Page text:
One prime example of how editors have failed to do their job in relation to understanding Romania and annotating the novel properly that Artenie cites is from when Jonathan Harker is warned of danger by the innkeeper’s wife on St. George’s Day, which is April 23 traditionally. However, the event happens on May 5 in the novel, because May 5 in England is April 23 in Romania, given that England used the Julian calendar while Romania used the Gregorian calendar at the time. The woman gives Harker a crucifix, which suggests she is Catholic, although most Romanians are Eastern Orthodox and do not use crosses—this is likely a mistake Stoker made, but editors have gone overboard trying to explain Stoker’s reasons for this, including suggesting the woman is a Hungarian Catholic. However, if that was the case, she wouldn’t think May 5 is St. George’s Day because Hungarians would use the Julian calendar. (This discussion also makes me realize how the novel focuses upon Catholic symbols like holy water and crucifixes as a means to defend or at least fend-off Dracula. This, in itself, is rather culturally irresponsible since it suggests that Catholicism, not Eastern Orthodoxy, is the religion that can defeat Dracula. Stoker, being Irish, of course associated Christianity predominantly with Catholicism, and the novel can be read as a vindication of Catholicism in the Gothic tradition since earlier Gothic novels mocked Catholicism as a religion of superstition. However, while Stoker was championing Catholicism, he was overlooking Eastern Orthodoxy, which would be the religion of the Romanians. Or perhaps his use of Catholicism was a veiled effort to show once more that the West is superior to the East because only the Western form of Christianity can defeat vampires.) Artenie concludes Part II with discussions of how the editors continually vampirize Transylvania; this discussion includes analyzing the word nosferatu at length and showing it is itself another error in the novel.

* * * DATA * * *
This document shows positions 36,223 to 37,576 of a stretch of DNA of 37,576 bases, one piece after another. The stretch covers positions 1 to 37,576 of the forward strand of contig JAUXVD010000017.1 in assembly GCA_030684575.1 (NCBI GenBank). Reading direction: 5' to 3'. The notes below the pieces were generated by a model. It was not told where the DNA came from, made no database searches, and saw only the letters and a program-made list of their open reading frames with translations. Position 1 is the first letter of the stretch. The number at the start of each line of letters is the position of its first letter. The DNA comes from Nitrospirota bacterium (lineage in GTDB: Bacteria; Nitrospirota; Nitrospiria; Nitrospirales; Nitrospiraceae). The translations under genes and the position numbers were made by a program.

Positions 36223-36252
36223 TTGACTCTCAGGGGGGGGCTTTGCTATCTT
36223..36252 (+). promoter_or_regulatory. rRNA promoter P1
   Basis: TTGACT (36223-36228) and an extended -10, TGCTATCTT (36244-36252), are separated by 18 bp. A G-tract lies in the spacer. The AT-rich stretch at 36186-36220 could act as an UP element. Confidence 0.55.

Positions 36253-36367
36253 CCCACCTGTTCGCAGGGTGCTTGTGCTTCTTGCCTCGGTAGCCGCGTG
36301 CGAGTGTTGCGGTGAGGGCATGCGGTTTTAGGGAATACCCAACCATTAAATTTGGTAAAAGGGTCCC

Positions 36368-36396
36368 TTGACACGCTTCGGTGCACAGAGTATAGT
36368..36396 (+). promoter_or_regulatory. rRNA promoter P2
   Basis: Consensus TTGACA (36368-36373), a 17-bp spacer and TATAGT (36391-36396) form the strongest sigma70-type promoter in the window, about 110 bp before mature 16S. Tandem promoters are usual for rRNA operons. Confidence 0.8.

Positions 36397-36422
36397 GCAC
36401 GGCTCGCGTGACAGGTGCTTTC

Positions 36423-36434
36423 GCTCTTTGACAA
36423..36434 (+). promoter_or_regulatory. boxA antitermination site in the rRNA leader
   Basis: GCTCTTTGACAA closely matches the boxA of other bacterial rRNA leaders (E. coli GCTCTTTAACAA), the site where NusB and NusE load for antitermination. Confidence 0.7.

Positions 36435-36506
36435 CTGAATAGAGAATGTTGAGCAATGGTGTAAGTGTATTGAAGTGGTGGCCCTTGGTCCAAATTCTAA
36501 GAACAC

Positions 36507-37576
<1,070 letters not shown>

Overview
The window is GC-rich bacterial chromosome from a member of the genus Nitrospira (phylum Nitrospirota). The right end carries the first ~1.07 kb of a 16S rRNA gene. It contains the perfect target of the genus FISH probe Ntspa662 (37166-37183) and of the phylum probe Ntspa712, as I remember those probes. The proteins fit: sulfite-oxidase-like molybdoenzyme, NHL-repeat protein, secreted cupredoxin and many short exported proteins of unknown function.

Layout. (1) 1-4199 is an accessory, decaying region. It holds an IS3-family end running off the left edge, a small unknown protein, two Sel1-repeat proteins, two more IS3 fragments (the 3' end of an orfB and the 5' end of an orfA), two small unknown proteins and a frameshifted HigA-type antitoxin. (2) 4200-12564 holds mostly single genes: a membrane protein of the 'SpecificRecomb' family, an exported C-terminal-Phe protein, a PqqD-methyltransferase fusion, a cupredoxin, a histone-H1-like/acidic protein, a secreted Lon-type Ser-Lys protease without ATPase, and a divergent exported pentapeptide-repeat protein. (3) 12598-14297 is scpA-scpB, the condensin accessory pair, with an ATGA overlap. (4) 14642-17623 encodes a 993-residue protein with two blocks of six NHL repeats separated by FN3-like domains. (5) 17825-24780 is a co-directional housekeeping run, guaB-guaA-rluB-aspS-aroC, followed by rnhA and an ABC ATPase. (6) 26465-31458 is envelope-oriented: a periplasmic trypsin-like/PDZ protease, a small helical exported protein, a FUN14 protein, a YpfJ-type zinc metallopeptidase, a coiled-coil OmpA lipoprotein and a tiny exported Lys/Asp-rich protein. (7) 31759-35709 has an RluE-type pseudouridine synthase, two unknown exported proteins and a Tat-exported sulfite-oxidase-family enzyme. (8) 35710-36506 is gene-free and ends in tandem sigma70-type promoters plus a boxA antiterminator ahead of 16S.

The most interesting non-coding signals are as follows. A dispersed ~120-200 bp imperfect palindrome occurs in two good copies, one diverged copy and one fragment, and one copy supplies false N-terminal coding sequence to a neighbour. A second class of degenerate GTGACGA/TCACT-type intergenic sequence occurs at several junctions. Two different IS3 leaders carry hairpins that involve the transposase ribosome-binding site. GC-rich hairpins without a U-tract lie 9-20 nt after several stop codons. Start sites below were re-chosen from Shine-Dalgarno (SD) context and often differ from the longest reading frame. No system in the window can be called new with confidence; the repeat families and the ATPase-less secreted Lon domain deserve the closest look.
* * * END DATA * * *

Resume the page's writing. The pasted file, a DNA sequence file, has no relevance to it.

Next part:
In addition to Artenie’s overall purpose of analyzing various editorial practices used for Dracula, I found that she drops many fascinating tidbits of information I had not heard before. For example, she mentions there are similarities between Dracula and The String of Pearls, the penny dreadful that introduced Sweeney Todd to the world. I had not seen The String of Pearls discussed as a Dracula source before. Also interesting is mention that Anne Rice was a student of Leonard Wolf, who composed the first annotated edition of Dracula, and that he read Interview with a Vampire and gave Rice feedback before she published it. Later, Wolf also was a consultant on the screenplay by James V. Hart for Francis Ford Coppola’s Bram Stoker’s Dracula (1992). Also, I did not know Mary Elizabeth Braddon, best known as the author of Lady Audley’s Secret, had written a vampire story named “Good Lady Ducayne.” These are all tidbits worth exploring further. But perhaps the most fascinating to me was that H. P. Lovecraft claimed he knew a woman who had offered to revise Dracula for Stoker and said the manuscript she saw was a fearful mess. I have often wondered, as have other critics, if Stoker had help in writing the novel or at least a very good editor because Dracula is superior to his other works. While the woman Lovecraft mentions apparently did not get the job, it’s suspected Stoker’s good friend Hall Caine may have helped him.
Artenie concludes this insightful study by saying that she hopes her work will make both current and future editors rethink their editorial practices and create new or revised editions of Dracula that take into consideration the Romanian perspective. While I fully support this statement, it’s a bit ironic that Artenie took her own advice and in the same year published Dracula: The Postcolonial Edition—an edition I will review on this blog this autumn.
Dracula: A Study of Editorial Practices was published in 2016 by Universitas Press in Canada. In the United States, it’s available at Amazon.
Tyler Tichelaar, PhD, is the author of King Arthur’s Children: A Study in Fiction and Tradition, The Gothic Wanderer: From Transgression to Redemption, The Children of Arthur novel series, Haunted Marquette: Ghost Stories from the Queen City, and many other titles. Visit Tyler at www.GothicWanderer.com, www.ChildrenofArthur.com, and www.MarquetteFiction.com.